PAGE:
U.S. financial markets saw wide swings today as investors contended with the fallout from Monday's 500-point drop in the Dow Jones industrial average, concerns about insurance giant AIG and news that the Federal Reserve would not cut interest rates.
By the close of the markets, the Dow Jones industrial average had rallied by more than 140 points after seeing three-digit drops earlier in the day.
Overseas markets in Europe and Asia, meanwhile, have seen sharp declines today, with one trader calling the scene a "bloodbath." The Hong Kong market dropped 5.4 percent while the South Korea's Seoul Composite Index plunged more than 6 percent.
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"Even if the Fed takes a more aggressive stance to resolve this crisis, we may see a brief rebound but it's inevitable that we are going towards a prolonged credit crisis period," said Lee Young-won, a strategist at Prudential Investment & Securities.
Asian markets began dropping shortly after both Moody's and Standard & Poor's announced late Monday night that they were lowering AIG's credit ratings, something the insurance company was desperate to avoid.
AIG is just the latest financial institution to find itself on the ropes.
In its struggle to raise capital, AIG, one of the largest insurance companies in the world, is reportedly seeking help from everyone from billionaire investor Warren Buffett to the Federal Reserve. Last month, the company posted a $5.4 billion loss for the second quarter, and this month, its stock price has dropped nearly 70 percent.
"Their liabilities are piling up, and their net worth doesn't sustain it," said Peter Boockvar, an equity strategist at the trading firm Miller Tabak & Co.
An AIG spokesman declined to offer comment about the general health of the company.
Boockvar said that he wasn't sure AIG would be able to survive against odds that include downgrades by credit rating agencies. "Many people won't use an insurance company if they're not triple-A, so you're going to get policies pulled from them and canceled left and right, and that's their bread-and-butter business," Boockvar said.
Though AIG is an insurance company -- its products include auto and life insurance -- the root of its problems lies in the same mortgage crisis that wreaked havoc on the health of investment banks Bear Stearns, which shut down last spring, and Lehman Brothers, which filed for bankruptcy protection this week.
While Bear Stearns and Lehman invested in mortgages, AIG sold insurance contracts -- known as credit default swaps -- to investors to protect them from losses stemming from mortgages that fell into default. With home after home going into foreclosure and the mortgage meltdown in full swing, AIG has had to make good on its insurance guarantees.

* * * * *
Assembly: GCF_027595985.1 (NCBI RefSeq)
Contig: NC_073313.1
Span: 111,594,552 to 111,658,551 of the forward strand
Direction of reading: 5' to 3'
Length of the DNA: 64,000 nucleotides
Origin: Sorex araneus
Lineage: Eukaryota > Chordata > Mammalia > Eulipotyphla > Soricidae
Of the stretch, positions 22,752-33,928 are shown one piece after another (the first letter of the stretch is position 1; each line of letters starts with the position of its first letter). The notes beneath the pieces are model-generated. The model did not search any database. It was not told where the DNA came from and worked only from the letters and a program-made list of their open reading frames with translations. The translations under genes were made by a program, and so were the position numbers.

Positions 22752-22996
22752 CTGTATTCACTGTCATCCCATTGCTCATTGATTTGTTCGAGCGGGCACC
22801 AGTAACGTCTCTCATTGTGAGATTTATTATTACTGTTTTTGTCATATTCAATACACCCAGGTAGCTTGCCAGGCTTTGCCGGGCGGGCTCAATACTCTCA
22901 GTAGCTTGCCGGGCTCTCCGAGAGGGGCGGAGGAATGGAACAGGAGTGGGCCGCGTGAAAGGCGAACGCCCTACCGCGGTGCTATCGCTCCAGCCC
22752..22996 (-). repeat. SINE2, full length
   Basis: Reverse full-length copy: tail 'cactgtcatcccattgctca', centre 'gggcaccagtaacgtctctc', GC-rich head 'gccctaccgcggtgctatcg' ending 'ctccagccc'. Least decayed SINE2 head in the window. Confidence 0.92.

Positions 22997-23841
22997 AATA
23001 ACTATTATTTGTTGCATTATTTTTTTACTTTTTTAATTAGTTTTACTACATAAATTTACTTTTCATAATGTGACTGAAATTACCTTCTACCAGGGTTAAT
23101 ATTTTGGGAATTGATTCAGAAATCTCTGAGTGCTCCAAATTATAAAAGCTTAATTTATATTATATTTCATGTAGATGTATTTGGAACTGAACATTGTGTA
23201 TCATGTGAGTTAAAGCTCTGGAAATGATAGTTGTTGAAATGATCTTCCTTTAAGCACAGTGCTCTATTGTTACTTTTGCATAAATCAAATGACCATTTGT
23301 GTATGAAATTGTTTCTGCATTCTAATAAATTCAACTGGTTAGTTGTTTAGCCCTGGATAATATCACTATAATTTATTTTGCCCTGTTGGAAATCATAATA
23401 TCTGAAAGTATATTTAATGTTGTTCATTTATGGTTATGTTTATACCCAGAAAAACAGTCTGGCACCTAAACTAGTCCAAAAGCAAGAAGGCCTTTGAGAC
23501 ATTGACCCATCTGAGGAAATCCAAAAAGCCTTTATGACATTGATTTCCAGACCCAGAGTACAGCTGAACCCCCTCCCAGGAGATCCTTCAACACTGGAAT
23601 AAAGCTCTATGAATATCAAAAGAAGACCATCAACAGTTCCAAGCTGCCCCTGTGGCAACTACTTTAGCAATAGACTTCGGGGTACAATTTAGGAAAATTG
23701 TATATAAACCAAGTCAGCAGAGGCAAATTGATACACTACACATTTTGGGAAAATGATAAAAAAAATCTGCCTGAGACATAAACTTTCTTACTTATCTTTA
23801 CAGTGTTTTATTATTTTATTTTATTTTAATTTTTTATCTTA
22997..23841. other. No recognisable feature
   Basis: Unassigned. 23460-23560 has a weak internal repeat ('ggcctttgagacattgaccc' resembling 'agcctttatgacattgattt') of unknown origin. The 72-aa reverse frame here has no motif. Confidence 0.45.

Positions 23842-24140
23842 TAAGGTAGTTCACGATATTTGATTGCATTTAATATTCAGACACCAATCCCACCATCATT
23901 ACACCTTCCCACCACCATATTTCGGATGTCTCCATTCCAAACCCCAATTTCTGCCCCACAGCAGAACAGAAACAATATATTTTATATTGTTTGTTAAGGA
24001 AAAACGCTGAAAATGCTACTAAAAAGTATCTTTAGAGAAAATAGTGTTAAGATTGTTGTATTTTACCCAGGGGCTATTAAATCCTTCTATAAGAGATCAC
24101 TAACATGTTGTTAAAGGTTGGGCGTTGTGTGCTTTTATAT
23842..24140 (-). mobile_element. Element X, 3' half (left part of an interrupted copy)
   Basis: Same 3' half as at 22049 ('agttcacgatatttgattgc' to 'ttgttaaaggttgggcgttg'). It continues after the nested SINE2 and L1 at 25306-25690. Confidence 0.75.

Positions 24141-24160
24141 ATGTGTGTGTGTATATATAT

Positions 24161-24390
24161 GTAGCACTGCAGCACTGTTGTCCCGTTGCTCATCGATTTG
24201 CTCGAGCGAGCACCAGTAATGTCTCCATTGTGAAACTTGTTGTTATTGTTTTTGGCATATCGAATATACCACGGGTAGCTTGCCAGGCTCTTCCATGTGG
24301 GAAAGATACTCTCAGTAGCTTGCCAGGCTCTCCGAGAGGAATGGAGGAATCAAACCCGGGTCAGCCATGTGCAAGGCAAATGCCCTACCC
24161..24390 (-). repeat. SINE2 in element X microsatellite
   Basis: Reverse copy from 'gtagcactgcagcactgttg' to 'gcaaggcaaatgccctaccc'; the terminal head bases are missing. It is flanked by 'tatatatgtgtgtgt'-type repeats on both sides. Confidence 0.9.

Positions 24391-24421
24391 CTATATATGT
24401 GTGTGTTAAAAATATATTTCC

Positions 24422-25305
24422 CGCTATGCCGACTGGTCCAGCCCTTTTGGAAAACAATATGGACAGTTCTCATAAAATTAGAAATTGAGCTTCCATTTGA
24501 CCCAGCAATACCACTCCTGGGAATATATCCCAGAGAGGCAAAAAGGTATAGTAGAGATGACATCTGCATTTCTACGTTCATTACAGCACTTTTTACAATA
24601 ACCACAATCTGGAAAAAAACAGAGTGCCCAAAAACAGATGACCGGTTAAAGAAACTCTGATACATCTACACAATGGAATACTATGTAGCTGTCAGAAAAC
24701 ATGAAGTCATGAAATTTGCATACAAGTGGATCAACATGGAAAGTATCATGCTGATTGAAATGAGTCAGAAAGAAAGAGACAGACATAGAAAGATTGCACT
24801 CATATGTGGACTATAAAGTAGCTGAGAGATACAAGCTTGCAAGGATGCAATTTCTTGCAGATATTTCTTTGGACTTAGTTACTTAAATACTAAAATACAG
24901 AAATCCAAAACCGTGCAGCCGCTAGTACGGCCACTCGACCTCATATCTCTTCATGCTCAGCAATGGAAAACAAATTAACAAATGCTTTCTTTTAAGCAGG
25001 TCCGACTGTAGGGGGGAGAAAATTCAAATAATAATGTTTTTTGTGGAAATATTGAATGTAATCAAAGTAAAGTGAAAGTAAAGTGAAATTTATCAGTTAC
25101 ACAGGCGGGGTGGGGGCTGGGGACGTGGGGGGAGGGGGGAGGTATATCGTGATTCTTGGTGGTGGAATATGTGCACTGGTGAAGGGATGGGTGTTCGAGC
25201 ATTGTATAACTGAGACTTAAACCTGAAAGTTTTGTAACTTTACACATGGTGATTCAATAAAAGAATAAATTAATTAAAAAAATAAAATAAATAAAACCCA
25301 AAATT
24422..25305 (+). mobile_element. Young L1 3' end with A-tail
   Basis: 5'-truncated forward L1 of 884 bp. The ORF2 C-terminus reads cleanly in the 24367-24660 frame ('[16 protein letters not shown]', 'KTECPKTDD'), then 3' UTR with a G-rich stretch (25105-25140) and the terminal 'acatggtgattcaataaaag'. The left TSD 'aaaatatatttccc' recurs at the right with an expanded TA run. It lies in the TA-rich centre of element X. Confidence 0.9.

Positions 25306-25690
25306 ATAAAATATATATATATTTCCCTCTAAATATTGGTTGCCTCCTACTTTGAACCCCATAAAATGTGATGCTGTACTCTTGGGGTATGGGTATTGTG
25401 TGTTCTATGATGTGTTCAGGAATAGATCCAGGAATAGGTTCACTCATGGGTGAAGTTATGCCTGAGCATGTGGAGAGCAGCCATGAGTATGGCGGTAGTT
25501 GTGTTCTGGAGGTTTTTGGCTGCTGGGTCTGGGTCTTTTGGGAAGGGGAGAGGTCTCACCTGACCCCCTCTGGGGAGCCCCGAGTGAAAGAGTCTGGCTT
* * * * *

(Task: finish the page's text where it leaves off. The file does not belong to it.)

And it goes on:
That's what has landed the company in hot water, Boockvar said.
"The models that they used never were stress-tested for the scenario we're experiencing now," he said.
The mortgage meltdown of today, Boockvar said, is the equivalent of "a 100-year flood."
Some say that if AIG is on the brink of failure, the federal government, which this week declined to offer a bailout for Lehman Brothers, would have to step in and save the insurance giant.
They argue that the repercussions for the rest of the financial sector -- a number of financial firms trade with AIG -- would be too great if the company, which has more than 100,000 employees, were allowed to fail.
"If there's a company that seems too big to outright fail, AIG would probably qualify on that score," said Mike Santoli, the associate editor of Barrons Magazine.
New York State has cleared the way for at least one lifeline to AIG, which is headquartered in New York City. New York Gov. David Paterson announced Monday that the state would authorize AIG to borrow up to $20 billion from its subsidiaries.
"The state of New York would like to take action on behalf of so many New Yorkers whose lives are affected by the fiscal plight of this company," Paterson said, calling AIG "a critically important business enterprise" in the state.
Meanwhile, several news outlets have reported that the Federal Reserve has asked financial firms Goldman Sachs and JPMorgan Chase to arrange at least $70 billion in loans to AIG.
Boockvar and others said that loans made to AIG now would amount to "bridge" loans that the company could rely on temporarily until it raises money by selling assets. The Wall Street Journal reported on Monday that the company was considering selling its domestic automotive business, its annuities unit and its aircraft-leasing arm.
"People know that given time, AIG can sell a lot of assets in order to improve their balance sheets," Boockvar said.
If none of the reported rescue strategies succeed, and AIG does fail, those who hold insurance policies with the company might find themselves out of luck, Santoli said.
"There's a remote chance that if AIG went down ... there's zero value for anybody," he said.
Consumer advocates, meanwhile, are warning AIG against raising policyholder premiums as a way to cover its losses.
"Consumers were already hit once by the collapse of the mortgage house of cards in the form of record home foreclosures. They should not have to pay again with higher insurance rates," said Carmen Balber of the California-based group Consumer Watchdog.
With reports from ABC News' Dan Harris and Joohee Cho.